January 31st is the deadline for submissions to HigherEd BlogCon. If you have some great ideas about how to implement social tools in libraries or are doing cool things at your library, please consider submitting a proposal. One myth I’d like to dispell is that only “BIG names” in the library blogosphere or in librarianship should be speaking (or in this case writing) at conferences. I got an e-mail from someone who was considering submitting something for HigherEd BlogCon but didn’t think he had enough “expertise” to offer. He is using a lot of the new social tools at his library and in his blog he is often sharing great ideas about how libraries can use those tools. I couldn’t believe that he would think he didn’t have something worthwhile to say! I used to be one of those people who’d assumed I had nothing worthwhile to offer, but the response to my blog has made me realize that EVERYONE has useful and unique insights to bring to the table. Don’t ever underestimate the impact you can have.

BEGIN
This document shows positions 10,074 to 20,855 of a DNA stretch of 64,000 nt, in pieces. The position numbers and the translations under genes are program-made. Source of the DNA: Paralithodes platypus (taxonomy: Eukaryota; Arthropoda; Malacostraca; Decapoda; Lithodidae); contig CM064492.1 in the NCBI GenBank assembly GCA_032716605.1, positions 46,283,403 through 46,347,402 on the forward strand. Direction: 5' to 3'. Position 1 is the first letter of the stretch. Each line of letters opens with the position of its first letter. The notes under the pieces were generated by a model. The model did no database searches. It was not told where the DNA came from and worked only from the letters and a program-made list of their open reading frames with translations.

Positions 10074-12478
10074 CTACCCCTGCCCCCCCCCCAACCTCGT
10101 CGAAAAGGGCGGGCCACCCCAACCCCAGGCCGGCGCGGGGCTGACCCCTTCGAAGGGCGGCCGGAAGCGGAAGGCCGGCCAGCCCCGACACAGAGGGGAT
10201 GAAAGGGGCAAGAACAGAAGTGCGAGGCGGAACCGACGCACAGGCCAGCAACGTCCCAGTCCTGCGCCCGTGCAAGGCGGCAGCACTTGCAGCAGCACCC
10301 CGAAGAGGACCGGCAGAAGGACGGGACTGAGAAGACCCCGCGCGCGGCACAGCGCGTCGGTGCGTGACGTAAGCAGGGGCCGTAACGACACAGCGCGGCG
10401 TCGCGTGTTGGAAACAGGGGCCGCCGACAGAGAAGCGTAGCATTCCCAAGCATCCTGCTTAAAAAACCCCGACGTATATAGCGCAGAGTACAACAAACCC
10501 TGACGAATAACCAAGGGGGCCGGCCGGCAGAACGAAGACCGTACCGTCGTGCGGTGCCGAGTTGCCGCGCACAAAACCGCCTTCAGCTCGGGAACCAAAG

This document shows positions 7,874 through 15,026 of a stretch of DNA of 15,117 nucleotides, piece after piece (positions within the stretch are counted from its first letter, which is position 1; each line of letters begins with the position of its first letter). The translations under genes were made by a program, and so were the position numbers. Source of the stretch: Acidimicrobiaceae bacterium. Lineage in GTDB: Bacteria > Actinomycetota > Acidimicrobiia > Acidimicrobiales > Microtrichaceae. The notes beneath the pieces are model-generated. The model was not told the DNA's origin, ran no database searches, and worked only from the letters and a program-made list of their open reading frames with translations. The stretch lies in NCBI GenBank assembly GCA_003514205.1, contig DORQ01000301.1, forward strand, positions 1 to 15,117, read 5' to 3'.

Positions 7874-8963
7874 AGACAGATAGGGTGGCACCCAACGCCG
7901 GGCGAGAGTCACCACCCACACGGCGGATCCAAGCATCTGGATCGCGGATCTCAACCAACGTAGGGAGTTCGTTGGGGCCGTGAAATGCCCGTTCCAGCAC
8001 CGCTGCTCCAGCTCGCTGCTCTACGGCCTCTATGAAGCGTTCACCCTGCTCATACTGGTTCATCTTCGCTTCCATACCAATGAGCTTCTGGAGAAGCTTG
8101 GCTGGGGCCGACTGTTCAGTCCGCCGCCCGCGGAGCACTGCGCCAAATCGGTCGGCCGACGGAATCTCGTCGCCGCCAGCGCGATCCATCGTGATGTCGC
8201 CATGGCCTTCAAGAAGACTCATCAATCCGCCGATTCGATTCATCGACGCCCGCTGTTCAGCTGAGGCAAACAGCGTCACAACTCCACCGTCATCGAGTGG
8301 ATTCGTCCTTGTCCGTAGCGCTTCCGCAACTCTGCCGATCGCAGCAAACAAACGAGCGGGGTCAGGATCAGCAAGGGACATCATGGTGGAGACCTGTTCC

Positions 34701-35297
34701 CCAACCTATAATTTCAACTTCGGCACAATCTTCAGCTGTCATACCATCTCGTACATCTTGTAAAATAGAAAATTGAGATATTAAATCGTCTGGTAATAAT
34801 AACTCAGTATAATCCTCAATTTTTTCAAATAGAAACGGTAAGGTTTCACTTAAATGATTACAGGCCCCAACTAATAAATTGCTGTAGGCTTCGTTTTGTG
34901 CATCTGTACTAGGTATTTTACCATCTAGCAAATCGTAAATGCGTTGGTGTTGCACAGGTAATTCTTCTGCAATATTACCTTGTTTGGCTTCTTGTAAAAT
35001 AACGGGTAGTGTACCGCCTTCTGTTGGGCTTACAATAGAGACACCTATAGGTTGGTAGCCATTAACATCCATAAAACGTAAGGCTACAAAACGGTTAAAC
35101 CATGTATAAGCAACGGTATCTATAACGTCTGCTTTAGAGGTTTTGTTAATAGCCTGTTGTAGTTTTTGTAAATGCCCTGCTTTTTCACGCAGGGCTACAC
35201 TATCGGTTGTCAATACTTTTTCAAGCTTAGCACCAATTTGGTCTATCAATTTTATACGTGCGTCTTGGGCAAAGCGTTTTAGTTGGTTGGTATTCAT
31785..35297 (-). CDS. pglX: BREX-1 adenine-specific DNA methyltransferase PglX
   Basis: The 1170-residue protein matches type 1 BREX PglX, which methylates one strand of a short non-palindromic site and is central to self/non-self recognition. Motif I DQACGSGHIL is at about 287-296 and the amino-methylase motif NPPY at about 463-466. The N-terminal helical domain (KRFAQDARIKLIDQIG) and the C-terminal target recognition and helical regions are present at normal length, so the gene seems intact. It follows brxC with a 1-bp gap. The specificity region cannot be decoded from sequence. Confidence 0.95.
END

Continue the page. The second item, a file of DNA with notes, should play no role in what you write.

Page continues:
I am becomming a big fan of online conferences. What I enjoyed most about giving my talk on wikis through OPAL was that people who wouldn’t otherwise have been able to fund a trip to wherever I was talking about wikis (or were interested in wikis, but not so interested that they’d fly somewhere to hear someone talk about them), were able to attend this online coneference. It was free to anyone who wanted to listen, and it will be available online for as long as OPAL decides to keep it up there. I feel like I can make much more of an impact that way, and can educate people who we would not normally reach at conferences like Computers in Libraries or EDUCAUSE. I find those possibilities really exciting, and that’s why I love the idea of a free online conference. I hope you will too and will consider submitting something for the conference. Imagine the impact you could make on a librarian who has never had the money to attend the big conferences, but is eager to learn about new social tools.

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